If you are in the Toronto area this talk might be of interest to you. You can RSVP using this URL: RSVP (acceptances only): http://www.tinyurl.com/mccarthylecture
If you are in the Toronto area this talk might be of interest to you. You can RSVP using this URL: RSVP (acceptances only): http://www.tinyurl.com/mccarthylecture
Clare and I (Clive) and our wonderful research team are now in year 13 of our longitudinal study of 40 teachers, 20 of whom began teaching in 2004 and 20 in 2007. Every year we interview them and, wherever possible, observe them in their classrooms. The Social Sciences and Humanities Research Council of Canada (SSHRC) continues to provide funding for the project and will do so for at least another 2 years. We are now gearing up for the 2017 interviews beginning in late April.
Of the original 45 teachers, 3 have left the study and 2 have dropped out of teaching, a remarkable retention rate. As the years mount, interest in the study grows. Four of five proposals based on the study for the 2017 AERA Conference in San Antonio were accepted for presentation. We were also asked to write a chapter on Longitudinal Study of Teachers for the Oxford Research Encyclopedia of Education, to appear this year. For their part, the teachers continue to show resilience despite the increasing challenges of teaching (which they tell us about), including: larger class sizes, reduced special education support, increased standardized testing of students, and top-down control of teachers’ practices.
Based on the study, perhaps the biggest problem we see in education today is this ill-conceived, top-down monitoring of students and teachers, which does very little good and a great deal of harm, and ignores the steadily developing expertise of teachers – which again our study reveals. We can only hope that governments and school systems soon begin to realize the harm they are doing. Meanwhile, we work to encourage teachers to look for the many opportunities for decision-making and professionalism that still remain in school classrooms.
Working weekends. Is there a choice? Hmmm ….
Image from Memegenerator: https://memegenerator.net/instance/40630318
I came back to academia after being in a professional role for over three years with a promise to myself: I will not work across weekends.
As I mentioned in a recent post, some people derided my promise. Many more laughed in disbelief, or were encouraging in their words but exuded an air of ‘that promise is doomed, doomed!’. Having been in a professional job where I found it extremely easy to maintain the boundaries between work and non-work time, I was very used to having weekends in my life. I assumed that transitioning (again) into an academic role while keeping weekends free would be relatively easy. It was the status quo for me at the time, after all.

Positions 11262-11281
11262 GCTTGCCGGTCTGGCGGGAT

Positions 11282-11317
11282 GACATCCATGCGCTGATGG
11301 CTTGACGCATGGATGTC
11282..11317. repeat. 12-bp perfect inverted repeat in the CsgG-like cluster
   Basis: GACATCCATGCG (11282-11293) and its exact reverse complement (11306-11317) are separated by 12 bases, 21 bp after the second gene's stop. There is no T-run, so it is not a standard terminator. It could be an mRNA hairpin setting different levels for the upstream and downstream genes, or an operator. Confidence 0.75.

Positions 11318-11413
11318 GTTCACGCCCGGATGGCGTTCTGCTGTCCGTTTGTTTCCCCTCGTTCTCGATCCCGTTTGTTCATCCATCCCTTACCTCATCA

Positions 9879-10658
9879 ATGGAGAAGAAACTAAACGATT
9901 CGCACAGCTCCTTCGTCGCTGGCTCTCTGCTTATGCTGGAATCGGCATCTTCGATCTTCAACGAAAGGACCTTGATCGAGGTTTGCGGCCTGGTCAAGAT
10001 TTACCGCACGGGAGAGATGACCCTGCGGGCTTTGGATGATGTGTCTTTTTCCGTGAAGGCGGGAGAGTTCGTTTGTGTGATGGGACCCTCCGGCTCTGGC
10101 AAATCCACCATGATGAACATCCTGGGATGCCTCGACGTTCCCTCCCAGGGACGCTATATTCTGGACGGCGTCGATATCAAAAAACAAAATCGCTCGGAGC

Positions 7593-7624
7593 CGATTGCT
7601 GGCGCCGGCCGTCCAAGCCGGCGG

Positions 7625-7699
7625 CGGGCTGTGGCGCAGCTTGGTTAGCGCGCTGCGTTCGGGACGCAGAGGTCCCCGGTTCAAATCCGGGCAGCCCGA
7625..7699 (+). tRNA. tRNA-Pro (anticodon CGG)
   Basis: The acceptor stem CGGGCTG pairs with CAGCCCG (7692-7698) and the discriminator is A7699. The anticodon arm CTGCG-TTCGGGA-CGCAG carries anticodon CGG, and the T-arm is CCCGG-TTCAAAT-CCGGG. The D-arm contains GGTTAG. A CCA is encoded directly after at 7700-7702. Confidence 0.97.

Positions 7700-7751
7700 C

Two and a half years after returning to academia, then, how is my promise of ‘not working on weekends’ going for me?
Terribly, I have to say.
And I acknowledge…
View original post 845 more words
Hi Literacy Teaching and Teacher Education Blog Followers
We had a little hiatus from blogging. Clare was super busy with construction at the Dr. Eric Jackman Institute of Child Study; Pooja and Lydia both started new tenure-stream positions at Simon Fraser University and University of Alberta respectively; Cathy has been working on her thesis and teaching new courses; and Clive and Yiola have been super busy. Lots has happened in our work and we will be updating you on our work ….
Said (pictured to the right) will be joining our blogging team.
To those in Canada — Happy Family Day.
To those in the US – Happy President’s Day
To our friends around the world — looking forward to continuing our conversations.
Most recently we are reviewing the data from a study that explores graduates’ impressions of their teacher preparation from one teacher education program. The participants are graduates from 1999-2014 and we have well over 200 respondents. A survey was conducted that included qualitative responses. So far, the responses have been incredibly interesting. As we work through the data I gain more and more excitement for the possibilities of understanding teaching education and improving not only my personal practice as a teacher educator but also the potential for improving the structure and programming of teacher education.
As we review the current data I keep in mind the many findings and recommendations of past research. For example, in 2009 Clive Beck and Clare Kosnik along with a strong team of graduate researchers published their findings from a qualitative study on classroom teachers’ understandings, perceptions, and explanations of their practice and teacher education experience. Their book, Priorities in Teacher Education: The 7 Key Elements of Pre-Service Preparation, is the first of several from what has become longitudinal study (13 years and counting) of teachers work and development. In Priorities of Teacher Education Beck and Kosnik identify seven priority areas for teacher areas: